With the recent release of Apple Inc.’s iPhone 6, many consumers are left wondering why the Cupertino, California-based company has continually chosen to manufacture its flagship phone in Chinese factories rather than at home on American soil.
Scale and cost is a large part of why Apple continues to turn to China manufacturing. If the iPhone were produced in the United States, economists estimate that the additional cost of the device would hover around $65. Additionally, there would be no way a generally smaller American workforce– who would command higher hourly rates, health plans and long term savings accounts which accompany traditional western full-time employment packages–could support the rate at which new devices are released.
Due in part to the influx of Chinese manufacturing in a myriad of industries, Asia is also uniquely poised to hire an abundance of skilled workers virtually instantaneously. A former Apple employee recently spoke to a major news organization on the record, stating that a single manufacturing center can hire up to 3,000 employees overnight. Clearly, this is a major factor that keeps costs low.
Aside from manufacturing expertise, China also excels in educating an impressive number of industrial engineers—far exceeding the United States, in fact. According to a recent New York Times article, Apple Inc. higher ups originally estimated they would need approximately 8,700 industrial engineers to supervise the more than 200,000 line employees responsible for piecing together the iPhone. Apple analysts figured it would take about nine months to find that many qualified candidates in the U.S. It took 15 days in China.
This does not seem as shocking when you take a minute to consider the hard facts: according to recent data, Chinese higher education institutions annually churn out roughly 600,000 engineers, while the United States falls way behind with 70,000 each year.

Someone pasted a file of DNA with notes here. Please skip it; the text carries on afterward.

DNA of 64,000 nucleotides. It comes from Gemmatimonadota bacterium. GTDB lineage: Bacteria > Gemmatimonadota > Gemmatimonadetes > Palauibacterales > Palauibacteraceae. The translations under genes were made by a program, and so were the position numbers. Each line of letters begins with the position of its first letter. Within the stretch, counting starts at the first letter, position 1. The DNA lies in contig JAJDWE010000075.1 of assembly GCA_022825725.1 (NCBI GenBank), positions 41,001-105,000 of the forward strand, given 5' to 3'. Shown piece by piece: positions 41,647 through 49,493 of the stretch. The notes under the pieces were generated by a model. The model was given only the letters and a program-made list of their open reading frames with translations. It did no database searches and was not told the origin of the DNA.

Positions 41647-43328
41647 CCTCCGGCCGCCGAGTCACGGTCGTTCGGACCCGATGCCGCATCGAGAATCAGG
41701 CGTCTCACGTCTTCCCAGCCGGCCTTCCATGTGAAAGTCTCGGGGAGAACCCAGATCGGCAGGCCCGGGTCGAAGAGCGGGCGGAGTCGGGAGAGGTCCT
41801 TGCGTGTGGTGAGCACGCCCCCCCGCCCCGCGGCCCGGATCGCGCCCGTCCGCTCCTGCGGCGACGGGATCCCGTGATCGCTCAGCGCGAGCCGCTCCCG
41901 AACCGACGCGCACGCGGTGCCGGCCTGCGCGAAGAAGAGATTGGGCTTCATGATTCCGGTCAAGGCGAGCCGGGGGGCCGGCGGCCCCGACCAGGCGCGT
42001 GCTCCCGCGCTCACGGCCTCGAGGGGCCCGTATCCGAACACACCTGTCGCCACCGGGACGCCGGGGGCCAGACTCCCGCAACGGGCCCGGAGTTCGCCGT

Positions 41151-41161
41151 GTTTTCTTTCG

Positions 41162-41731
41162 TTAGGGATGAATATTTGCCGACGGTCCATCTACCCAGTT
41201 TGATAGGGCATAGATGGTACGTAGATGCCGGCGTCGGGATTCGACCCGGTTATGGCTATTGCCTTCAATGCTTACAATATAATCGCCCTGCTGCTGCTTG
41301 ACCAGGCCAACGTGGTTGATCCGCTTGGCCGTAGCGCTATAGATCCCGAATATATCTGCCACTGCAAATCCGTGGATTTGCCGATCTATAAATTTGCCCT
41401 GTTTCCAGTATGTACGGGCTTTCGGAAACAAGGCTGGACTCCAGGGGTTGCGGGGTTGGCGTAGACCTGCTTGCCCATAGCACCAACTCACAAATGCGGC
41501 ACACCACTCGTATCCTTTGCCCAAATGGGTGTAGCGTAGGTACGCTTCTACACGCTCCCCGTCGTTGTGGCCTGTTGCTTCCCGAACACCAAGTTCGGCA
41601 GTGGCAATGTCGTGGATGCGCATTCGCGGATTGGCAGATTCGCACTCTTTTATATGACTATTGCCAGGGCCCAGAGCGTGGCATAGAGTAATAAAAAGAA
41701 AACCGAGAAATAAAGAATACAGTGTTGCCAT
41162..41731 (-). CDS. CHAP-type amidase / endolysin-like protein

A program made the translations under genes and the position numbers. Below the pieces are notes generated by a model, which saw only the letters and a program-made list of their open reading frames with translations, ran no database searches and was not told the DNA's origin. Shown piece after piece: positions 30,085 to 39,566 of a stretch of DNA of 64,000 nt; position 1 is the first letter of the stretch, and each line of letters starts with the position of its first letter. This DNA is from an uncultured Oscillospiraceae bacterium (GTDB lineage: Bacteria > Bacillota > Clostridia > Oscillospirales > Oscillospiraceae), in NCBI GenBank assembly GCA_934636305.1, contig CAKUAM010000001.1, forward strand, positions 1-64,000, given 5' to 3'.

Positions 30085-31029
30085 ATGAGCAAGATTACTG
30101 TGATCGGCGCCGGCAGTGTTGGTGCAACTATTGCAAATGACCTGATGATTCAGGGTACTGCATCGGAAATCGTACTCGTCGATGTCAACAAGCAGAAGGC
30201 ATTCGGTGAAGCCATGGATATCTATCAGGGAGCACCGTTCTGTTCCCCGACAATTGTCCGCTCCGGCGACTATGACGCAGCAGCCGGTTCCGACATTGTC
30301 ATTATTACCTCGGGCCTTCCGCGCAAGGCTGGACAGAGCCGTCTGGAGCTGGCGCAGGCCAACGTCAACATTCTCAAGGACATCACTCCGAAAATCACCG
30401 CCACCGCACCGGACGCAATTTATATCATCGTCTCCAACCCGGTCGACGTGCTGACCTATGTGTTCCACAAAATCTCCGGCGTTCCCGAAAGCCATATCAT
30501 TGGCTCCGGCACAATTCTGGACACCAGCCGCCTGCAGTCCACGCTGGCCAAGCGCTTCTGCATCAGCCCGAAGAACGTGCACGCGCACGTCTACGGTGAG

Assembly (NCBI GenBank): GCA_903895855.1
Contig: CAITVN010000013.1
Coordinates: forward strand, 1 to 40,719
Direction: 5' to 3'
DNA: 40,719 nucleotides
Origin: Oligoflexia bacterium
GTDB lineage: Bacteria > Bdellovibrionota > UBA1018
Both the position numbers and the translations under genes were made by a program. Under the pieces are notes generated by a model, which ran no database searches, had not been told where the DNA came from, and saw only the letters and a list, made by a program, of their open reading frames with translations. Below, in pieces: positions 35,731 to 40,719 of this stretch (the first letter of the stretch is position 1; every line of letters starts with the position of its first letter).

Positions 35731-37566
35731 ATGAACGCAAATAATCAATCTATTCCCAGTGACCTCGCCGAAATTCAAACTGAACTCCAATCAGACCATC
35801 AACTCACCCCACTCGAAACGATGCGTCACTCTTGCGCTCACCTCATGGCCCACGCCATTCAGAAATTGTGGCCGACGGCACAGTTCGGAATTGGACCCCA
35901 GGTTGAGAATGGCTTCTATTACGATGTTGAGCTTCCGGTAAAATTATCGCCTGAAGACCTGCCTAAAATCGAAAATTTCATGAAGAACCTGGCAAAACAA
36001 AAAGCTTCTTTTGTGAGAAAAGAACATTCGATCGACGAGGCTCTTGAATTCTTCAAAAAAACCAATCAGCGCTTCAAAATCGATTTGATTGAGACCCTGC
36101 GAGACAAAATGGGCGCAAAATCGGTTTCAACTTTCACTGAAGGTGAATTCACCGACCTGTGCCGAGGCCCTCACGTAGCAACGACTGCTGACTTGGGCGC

It is also important to keep in mind that China currently acts as a hub for a majority of the global economy’s electronic manufacturing: computers, stereos, televisions, notebooks, speakers…the list literally goes on and on. This means that parts crucial to iPhone assembly are cheaper and easier to access since they are typically located within the same geographic area. This keeps shipping costs shockingly low.
In fact, attempting to build the iPhone, as well as similar electronic devices, in the states would prove to be a logistical nightmare since the U.S. is largely cut off from supply chain networks that China has built. Well-known for closely controlling this chain, China is also an ideal selection for the production of Apple’s often secretive products.
The Chinese government also offers Apple a great deal of subsidies to ensure their continued business in Asia. Historically, the United States has failed to offer major tax breaks to companies seeking manufacturing hubs, forcing businesses to relocate their assembly lines. In fact, current trends indicate that more than 80 percent of United States workers are now employed in service-based industries such as health care and legal assistance—up leaps and bounds from just half a decade ago.
If you want to experience the benefits of China manufacturing for your own company, contact ITI today.